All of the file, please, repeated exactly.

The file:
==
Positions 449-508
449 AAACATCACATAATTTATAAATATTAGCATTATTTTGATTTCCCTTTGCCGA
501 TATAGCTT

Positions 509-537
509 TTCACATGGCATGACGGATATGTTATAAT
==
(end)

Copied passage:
Positions 449-508
449 AAACATCACATAATTTATAAATATTAGCATTATTTTGATTTCCCTTTGCCGA
501 TATAGCTT

Positions 509-537
509 TTCACATGGCATGACGGATATGTTATAAT